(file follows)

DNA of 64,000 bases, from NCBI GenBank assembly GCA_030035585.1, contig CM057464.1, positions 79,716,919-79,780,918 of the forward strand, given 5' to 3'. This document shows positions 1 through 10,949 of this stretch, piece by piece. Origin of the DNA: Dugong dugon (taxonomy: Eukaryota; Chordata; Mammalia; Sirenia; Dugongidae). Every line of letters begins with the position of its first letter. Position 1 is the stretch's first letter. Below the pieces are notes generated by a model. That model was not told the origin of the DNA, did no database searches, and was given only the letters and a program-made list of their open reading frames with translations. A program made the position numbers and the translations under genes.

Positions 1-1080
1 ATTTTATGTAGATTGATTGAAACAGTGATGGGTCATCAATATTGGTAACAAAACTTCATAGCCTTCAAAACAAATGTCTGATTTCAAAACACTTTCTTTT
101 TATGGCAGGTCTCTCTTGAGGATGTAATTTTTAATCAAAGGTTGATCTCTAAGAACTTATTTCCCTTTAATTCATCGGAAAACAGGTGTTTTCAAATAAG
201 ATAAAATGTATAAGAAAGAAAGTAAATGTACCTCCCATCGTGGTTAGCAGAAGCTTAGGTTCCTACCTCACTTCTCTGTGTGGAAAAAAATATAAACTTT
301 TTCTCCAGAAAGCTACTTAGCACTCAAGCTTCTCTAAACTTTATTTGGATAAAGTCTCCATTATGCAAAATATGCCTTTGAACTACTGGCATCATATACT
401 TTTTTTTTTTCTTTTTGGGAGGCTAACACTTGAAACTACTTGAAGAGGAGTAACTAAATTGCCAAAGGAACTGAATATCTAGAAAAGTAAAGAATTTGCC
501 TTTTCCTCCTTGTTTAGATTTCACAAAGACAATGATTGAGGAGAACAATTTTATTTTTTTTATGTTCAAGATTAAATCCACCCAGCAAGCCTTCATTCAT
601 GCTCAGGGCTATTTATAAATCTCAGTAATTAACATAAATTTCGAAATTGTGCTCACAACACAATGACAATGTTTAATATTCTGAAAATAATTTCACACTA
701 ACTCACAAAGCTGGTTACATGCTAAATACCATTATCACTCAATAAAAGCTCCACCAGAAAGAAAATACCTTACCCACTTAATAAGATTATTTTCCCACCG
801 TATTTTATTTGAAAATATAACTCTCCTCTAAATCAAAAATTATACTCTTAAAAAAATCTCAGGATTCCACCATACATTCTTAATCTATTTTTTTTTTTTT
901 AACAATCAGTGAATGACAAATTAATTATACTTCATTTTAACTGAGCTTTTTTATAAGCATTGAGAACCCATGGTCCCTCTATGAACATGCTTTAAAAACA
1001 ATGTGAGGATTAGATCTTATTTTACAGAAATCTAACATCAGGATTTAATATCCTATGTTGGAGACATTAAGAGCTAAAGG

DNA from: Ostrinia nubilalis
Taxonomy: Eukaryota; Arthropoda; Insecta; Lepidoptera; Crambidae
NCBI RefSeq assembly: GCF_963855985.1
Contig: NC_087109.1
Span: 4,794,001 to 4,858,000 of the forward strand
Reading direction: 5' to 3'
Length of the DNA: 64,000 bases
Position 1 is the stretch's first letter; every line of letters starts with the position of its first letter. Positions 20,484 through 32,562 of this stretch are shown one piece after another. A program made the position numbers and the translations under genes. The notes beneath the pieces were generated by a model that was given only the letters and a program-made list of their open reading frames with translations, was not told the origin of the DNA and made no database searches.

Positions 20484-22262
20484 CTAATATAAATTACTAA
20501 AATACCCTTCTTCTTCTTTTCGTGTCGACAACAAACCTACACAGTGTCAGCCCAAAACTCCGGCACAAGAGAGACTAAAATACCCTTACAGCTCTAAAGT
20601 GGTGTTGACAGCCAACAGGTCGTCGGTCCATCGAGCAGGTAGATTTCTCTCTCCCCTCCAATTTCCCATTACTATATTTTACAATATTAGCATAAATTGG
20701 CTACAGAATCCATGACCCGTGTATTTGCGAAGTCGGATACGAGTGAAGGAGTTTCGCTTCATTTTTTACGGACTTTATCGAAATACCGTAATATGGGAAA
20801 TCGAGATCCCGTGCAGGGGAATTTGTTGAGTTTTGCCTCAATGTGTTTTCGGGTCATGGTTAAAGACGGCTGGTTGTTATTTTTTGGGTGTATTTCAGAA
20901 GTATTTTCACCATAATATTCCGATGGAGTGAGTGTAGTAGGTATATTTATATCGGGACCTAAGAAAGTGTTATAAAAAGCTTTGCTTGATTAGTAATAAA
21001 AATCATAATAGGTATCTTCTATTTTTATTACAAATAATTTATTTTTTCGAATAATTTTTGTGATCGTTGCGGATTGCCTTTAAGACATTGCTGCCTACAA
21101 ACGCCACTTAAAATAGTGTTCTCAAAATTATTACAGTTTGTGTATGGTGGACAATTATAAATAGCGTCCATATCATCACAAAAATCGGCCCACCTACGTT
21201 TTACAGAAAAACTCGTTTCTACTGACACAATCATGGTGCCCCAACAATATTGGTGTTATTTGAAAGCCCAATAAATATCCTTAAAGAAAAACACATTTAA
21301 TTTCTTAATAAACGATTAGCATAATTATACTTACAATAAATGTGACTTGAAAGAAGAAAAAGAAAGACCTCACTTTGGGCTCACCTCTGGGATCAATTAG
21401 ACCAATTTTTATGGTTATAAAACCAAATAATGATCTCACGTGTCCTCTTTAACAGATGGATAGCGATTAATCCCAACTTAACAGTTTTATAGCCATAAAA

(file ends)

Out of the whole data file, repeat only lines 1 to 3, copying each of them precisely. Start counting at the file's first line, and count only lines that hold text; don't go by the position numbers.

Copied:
DNA of 64,000 bases, from NCBI GenBank assembly GCA_030035585.1, contig CM057464.1, positions 79,716,919-79,780,918 of the forward strand, given 5' to 3'. This document shows positions 1 through 10,949 of this stretch, piece by piece. Origin of the DNA: Dugong dugon (taxonomy: Eukaryota; Chordata; Mammalia; Sirenia; Dugongidae). Every line of letters begins with the position of its first letter. Position 1 is the stretch's first letter. Below the pieces are notes generated by a model. That model was not told the origin of the DNA, did no database searches, and was given only the letters and a program-made list of their open reading frames with translations. A program made the position numbers and the translations under genes.

Positions 1-1080
1 ATTTTATGTAGATTGATTGAAACAGTGATGGGTCATCAATATTGGTAACAAAACTTCATAGCCTTCAAAACAAATGTCTGATTTCAAAACACTTTCTTTT